For those who have read some of my posts, you know I have no problem with modifying system tables in a development environment while exploring possible solutions and I have reaped the problems associated with doing things wrong.

    The only change to system tables I have made in a production environment is deleting a user from sysusers when the ID is not matched and I don't think I've done that recently since I discovered a system SP that will fix the login.

    And since you mentioned the unreliablility of triggers on system tables. The one described in the article worked reliably for me. I put an auditing trigger on sysprocesses in the master database. The trigger worked on other system tables but it didn't fire while on sysprocesses. It was there though, and even stayed after I shut down the SQL Server service and restarted it. I thought that when I switched xtype of sysprocesses from S to U that I might crash the server and even break it so that I would have to rebuild the server. That didn't happen, but the trigger on that system table would not fire. Please, don't try this on anything but a server you are willing to rebuild.

    Robert W. Marda

    SQL Programmer

    bigdough.com

    The world’s leading capital markets contact database and software platform.

    Robert W. Marda
    Billing and OSS Specialist - SQL Programmer
    MCL Systems

  • ckempste

    SSCoach

    Points: 17983

    Hi

    Some very interesting thinking. I can thinking of a variety of senarios where some of these would apply but as the only dba, i can trust myself 😉

    Cheers

    Chris K

    http://www.chriskempster.com


    Chris Kempster
    www.chriskempster.com
    Author of "SQL Server Backup, Recovery & Troubleshooting"
    Author of "SQL Server 2k for the Oracle DBA"

  • David.Poole

    SSC Guru

    Points: 75402

    Actually your article highlights a need that isn't satisfied via legitemate means i.e. triggers on system tables.

    Role on YUKON.

  • vyaskn

    Old Hand

    Points: 344

    While you bring up some interesting points, a not-so-experienced DBA might be quick to implement these suggestions, without reading the 'conclusion' section.

    Eventually this type of techniques end up doing more harm than good, as they are not supported by Microsoft, and these changes interfere with the SQL Server's functionality. Results can be unpredictable.

    If you don't trust your DBA, you should keep them away from critical servers by restricting their access at the Windows and server level.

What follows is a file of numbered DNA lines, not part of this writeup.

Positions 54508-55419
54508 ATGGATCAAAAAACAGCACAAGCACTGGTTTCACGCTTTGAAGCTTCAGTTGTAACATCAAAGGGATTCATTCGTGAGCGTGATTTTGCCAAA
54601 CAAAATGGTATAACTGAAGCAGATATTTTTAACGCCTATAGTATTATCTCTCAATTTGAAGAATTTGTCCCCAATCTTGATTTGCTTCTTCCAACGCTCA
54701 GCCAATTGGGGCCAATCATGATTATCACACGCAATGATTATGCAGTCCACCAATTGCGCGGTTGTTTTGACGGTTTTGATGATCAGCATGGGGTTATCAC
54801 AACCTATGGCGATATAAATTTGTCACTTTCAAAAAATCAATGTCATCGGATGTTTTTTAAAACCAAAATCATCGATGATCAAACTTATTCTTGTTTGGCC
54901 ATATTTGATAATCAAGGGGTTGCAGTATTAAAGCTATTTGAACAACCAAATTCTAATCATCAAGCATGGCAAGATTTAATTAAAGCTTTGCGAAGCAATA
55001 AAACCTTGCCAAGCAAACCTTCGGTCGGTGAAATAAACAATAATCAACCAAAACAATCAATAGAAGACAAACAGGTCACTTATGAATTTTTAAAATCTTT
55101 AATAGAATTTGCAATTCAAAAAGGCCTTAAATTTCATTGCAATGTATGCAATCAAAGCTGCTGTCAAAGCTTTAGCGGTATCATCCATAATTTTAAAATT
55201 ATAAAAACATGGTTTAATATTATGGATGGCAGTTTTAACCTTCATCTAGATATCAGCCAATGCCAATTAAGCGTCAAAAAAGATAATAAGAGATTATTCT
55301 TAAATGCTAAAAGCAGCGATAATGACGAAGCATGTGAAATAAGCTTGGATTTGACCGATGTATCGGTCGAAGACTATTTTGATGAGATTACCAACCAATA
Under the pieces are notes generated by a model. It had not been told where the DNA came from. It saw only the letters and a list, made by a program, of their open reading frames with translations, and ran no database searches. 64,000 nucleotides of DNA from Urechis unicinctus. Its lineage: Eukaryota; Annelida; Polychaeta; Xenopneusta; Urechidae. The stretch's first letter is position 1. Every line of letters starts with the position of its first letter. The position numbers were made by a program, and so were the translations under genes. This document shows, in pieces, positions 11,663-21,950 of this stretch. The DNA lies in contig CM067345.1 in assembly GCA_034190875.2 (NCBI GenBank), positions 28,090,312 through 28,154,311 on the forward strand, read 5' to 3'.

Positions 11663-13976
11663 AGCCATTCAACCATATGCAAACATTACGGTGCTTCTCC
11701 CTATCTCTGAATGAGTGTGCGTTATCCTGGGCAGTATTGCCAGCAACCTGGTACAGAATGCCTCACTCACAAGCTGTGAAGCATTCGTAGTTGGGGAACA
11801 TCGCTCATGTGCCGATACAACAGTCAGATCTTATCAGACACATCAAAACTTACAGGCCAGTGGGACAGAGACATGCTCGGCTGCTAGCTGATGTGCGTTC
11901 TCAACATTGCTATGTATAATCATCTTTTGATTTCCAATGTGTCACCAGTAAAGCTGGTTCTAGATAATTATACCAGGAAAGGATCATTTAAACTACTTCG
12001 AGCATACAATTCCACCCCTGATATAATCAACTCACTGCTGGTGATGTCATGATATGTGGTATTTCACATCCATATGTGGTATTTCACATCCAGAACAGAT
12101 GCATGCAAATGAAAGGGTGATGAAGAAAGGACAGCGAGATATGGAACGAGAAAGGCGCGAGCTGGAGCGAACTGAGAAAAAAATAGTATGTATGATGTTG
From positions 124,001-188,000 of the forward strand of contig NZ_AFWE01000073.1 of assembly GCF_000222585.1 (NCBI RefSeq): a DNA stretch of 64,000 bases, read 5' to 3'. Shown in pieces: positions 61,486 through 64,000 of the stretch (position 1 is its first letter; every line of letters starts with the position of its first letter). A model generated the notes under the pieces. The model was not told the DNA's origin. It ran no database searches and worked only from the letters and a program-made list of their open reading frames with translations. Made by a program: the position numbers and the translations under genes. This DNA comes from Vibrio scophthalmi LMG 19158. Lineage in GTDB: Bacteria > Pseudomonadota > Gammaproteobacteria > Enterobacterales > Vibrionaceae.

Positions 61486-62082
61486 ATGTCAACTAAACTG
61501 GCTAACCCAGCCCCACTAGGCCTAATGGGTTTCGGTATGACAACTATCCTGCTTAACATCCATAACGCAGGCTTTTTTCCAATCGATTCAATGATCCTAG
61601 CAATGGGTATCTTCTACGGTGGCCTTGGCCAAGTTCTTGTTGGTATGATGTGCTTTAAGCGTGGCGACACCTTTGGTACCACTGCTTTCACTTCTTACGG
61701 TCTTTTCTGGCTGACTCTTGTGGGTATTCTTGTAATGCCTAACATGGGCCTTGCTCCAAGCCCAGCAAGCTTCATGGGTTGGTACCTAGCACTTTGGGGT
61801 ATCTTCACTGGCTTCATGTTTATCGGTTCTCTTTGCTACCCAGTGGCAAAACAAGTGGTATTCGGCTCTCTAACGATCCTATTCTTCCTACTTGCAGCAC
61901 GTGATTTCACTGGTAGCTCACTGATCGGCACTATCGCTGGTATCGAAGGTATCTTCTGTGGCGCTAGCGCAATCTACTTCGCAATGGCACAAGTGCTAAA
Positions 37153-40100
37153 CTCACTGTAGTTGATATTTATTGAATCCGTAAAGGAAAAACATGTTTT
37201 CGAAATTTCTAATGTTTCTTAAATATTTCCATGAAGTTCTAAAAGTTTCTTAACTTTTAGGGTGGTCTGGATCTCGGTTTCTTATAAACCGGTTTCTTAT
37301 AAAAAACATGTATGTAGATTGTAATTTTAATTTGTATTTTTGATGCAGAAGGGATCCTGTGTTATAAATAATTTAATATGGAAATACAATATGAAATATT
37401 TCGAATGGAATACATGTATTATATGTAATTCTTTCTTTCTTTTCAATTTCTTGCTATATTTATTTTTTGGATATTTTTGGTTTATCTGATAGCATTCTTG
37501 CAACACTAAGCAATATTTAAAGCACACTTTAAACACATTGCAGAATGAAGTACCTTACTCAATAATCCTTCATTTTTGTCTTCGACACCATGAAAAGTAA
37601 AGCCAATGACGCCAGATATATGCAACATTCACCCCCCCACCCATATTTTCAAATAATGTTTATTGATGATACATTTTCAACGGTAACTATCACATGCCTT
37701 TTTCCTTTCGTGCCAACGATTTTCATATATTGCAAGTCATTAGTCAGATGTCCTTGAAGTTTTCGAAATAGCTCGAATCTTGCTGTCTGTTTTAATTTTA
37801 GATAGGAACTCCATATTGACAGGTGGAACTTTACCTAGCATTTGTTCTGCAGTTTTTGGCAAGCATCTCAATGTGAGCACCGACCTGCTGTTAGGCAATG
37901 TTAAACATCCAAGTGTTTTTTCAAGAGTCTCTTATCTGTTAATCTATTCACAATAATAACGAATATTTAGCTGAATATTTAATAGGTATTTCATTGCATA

HTH,

    Vyas

    http://vyaskn.tripod.com/


    HTH,
    Vyas
    SQL Server MVP
    http://vyaskn.tripod.com/

  • Robert W Marda

    SSChampion

    Points: 13413

    Yes, I think triggers on system tables can be useful in some cases. At the very least Microsoft could provide some triggers in an inactive form that could be activated should a DBA want them. The reason I tried to put a trigger on sysprocesses is because I developed a way to detect deadlocks and save the query of both processes involved in the deadlock. This would eliminate the need to review profiler data and to monitor for a certain period of time until a deadlock appeared.

    Even though I am unlikely to use these techniques, I do believe that used correctly and with caution they would not cause an adverse effect on a SQL Server. Take, for example the first technique described. SQL Server sets this flag every time you set up replication, so the technique is not doing something that should never be done it is simply doing it without setting up replication. If you try to drop a replicated table you will get the same error as when you use the technique I described in example 1.

    Also, these techniques can be used to avoid accidents. I think we have all made mistakes on production SQL Servers at one time or another.

    The placing of triggers on system tables should only be done as experiments since this is something that SQL Server does not do naturally under any conditions and so they will be very risky at this point. Who knows, if I'm lucky someone from Microsoft will read this article and consider its implications and allow those who want triggers on system triggers to put them there.

    Robert W. Marda

    SQL Programmer

    bigdough.com

    The world’s leading capital markets contact database and software platform.

    Robert W. Marda
    Billing and OSS Specialist - SQL Programmer
    MCL Systems

  • mromm

    SSCarpal Tunnel

    Points: 4301

    Ladies and Gentlemen,

    Please do not be so serious. This article is entertaining - that's it. If a junior (or "SENIOR") DBA should take it seriously, the worst thing that could happen is that a production server gets burned to the ground. Not a big deal. Not as big as the Great Flood - for sure.

    There is one way of teaching: you show your students the "worst practice" and "prohibited areas", how to go aroubd there, then you teach them not to be kiddish and irresponsible. After all, we are free people, right? (AKA, "guns do not shoot by themselves"...)

    Michael

  • yousef Ekhtiari

    Ten Centuries

    Points: 1283

    is it possible to avoid dropping TRIGGERS ?

    --YOUSEF

  • Robert W Marda

    SSChampion

    Points: 13413

    You can use the ALTER TABLE command to disable and enable triggers. Also you can use sp_trigger created by Rodrigo G. Acosta. Its in the SQLServerCentral scripts area at: http://www.sqlservercentral.com/scripts/contributions/484.asp

    Robert W. Marda

    SQL Programmer

    bigdough.com

    The world’s leading capital markets contact database and software platform.

    Robert W. Marda
    Billing and OSS Specialist - SQL Programmer
    MCL Systems